WaPo schools Lindsey Graham on the mounting evidence against Trump in scathing editorial
Although Sen. Lindsey Graham has been vehemently critical of President Donald Trump’s decision to withdraw U.S. troops from northeastern Syria and abandon the United States’ Kurdish allies, the South Carolina Republican continues to be a staunch Trump defender on most matters — including the Ukraine scandal. And the Washington Post, in an editorial published this week, schools Graham on why Trump’s July 25 phone conversation with Ukrainian President Volodymyr Zelensky is so problematic and why Trump is now facing an impeachment inquiry in the U.S. House of Representatives.
The Post’s editorial board notes that when Trump and Zelensky spoke on July 25, Trump “pressed for investigations of former vice president Joe Biden and his son,” Hunter Biden, as well as of “the 2016 hack of the Democratic National Committee” — and did so “while dangling a White House meeting that Mr. Zelensky wanted.” As aggressively as Graham has defended Trump, he did recently say, “If you could show me that, you know, Trump was actually engaging in a quid pro quo, outside the phone call, that would be very disturbing” — and the Post’s editorial lists various reasons why there was an ongoing “quid pro quo.”
The editorial says of Graham, “Evidently, he has not followed closely the depositions and documents collected by three House committees from present and former senior administration officials. If he had, he would see they contain clear proof that Mr. Trump, acting directly and through his lawyer Rudolph W. Giuliani, repeatedly demanded a pledge from Mr. Zelensky to open those political investigations to obtain an Oval Office invitation. There is evidence that U.S. military aid was dependent on the probes as well.”
Trump, the Post adds, “requested investigations both of the DNC hack and of Mr. Biden; Mr. Zelensky promised to comply, and Mr. Trump seemed to offer a visit to Washington.”
The Post’s editorial board goes on to discuss Kurt Volker, special envoy to Ukraine for Trump’s administration.
In July, the Post points out, Volker “worked with a top aide to Mr. Zelensky, Andrey Yermak, to set up the July 25 phone call. The morning it took place, Mr. Volker texted Mr. Yermak to clearly lay out the quid pro quo: ‘Heard from White House-assuming President Z convinces Trump he will investigate/‘get to the bottom of what happened’ in 2016, we will nail down date for visit to Washington. Good luck!”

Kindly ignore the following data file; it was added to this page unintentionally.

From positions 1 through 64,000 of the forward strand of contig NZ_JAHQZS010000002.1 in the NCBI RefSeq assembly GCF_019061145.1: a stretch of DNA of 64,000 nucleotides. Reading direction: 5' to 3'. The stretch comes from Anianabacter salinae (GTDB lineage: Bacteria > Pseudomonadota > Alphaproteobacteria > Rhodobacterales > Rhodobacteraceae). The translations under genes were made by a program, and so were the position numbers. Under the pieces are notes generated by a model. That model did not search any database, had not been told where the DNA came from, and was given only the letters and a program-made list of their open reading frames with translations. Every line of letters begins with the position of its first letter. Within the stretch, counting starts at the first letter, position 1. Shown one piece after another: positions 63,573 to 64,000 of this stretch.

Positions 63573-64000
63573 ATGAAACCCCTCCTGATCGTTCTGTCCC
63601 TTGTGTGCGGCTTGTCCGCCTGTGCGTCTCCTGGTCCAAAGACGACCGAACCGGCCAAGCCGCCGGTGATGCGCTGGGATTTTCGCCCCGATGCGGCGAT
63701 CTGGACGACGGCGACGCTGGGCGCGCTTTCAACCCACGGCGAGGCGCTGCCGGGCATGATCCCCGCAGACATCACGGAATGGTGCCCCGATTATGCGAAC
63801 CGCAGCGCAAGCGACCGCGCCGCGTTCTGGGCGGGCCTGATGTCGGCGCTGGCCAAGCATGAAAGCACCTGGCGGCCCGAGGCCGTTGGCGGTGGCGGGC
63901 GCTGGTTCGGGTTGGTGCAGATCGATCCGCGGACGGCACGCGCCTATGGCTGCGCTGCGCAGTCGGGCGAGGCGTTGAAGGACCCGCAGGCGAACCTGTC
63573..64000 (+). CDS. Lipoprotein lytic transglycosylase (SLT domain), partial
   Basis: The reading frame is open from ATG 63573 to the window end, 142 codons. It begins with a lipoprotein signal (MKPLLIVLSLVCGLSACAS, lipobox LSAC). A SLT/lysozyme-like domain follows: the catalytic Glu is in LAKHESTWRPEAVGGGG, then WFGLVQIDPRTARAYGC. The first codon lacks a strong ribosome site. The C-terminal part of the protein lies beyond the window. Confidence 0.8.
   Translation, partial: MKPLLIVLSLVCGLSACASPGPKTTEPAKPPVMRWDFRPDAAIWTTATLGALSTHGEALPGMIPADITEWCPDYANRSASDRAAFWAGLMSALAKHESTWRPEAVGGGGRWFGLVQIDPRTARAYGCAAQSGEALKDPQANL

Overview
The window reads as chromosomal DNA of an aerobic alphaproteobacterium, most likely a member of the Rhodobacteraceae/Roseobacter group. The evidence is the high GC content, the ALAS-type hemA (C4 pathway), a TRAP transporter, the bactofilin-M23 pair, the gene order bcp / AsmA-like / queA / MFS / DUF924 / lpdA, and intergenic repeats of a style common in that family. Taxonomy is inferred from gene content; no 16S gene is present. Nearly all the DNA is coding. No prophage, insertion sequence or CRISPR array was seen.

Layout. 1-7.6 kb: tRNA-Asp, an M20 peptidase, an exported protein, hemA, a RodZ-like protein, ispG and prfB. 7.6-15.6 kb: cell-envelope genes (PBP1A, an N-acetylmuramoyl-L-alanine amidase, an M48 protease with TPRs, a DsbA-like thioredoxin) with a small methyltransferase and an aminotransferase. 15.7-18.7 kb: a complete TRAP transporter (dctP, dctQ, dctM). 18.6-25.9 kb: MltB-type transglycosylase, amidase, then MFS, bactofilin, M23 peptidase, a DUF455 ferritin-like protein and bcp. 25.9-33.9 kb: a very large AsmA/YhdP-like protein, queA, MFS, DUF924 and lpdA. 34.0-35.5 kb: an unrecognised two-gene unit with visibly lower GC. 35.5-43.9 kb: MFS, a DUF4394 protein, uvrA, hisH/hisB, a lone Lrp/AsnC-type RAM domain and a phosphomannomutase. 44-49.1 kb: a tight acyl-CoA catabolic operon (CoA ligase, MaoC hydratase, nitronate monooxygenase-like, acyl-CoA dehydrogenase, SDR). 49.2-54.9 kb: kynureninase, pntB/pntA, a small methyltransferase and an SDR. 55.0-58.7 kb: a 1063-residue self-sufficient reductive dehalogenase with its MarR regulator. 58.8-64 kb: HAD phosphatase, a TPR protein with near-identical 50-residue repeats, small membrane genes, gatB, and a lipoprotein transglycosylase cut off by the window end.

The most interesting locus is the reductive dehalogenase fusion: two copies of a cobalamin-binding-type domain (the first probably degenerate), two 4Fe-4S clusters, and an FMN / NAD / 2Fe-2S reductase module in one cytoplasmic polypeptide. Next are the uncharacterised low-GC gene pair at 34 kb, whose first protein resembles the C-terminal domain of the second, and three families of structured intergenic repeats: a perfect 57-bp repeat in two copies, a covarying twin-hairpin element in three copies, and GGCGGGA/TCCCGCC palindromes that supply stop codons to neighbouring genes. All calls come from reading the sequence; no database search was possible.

When Volker and Yermak exchanged texts in August, the editorial points out, “the trade-off of a White House meeting for a promise to investigate the Bidens and the DNC was explicit.”
In September, the Post explains, “the Ukrainians eventually told Mr. Volker that they did not want to promise investigations of Mr. Biden and the Democrats…. And Mr. Zelensky never got his White House meeting. U.S. military aid, which Mr. Trump had ordered held up on July 18, was released on September 11 — only after the corrupt quid pro quo was becoming public. By that date, House Democrats had announced that they would investigate whether the aid had been blocked to force Ukraine to assist Mr. Trump’s reelection campaign.”
The Post concludes its editorial by stressing that there is plenty of evidence of wrongdoing on Trump’s part; the question is whether or not Graham and other Trump allies have “the moral courage” to act on it.
“Mr. Graham and some other Republicans would portray the July 25 phone call as an isolated event in which Mr. Trump did not clearly conclude a quid pro quo with Mr. Zelensky,” the Post’s editorial stresses. “But the evidence presented to Congress shows that the call was part of a process that extended over three months and included repeated and specific demands for Ukraine to undertake political investigations, including of Mr. Trump’s possible 2020 opponent, lodged by Mr. Trump and by the lawyer he told top aides to work with on the deal.”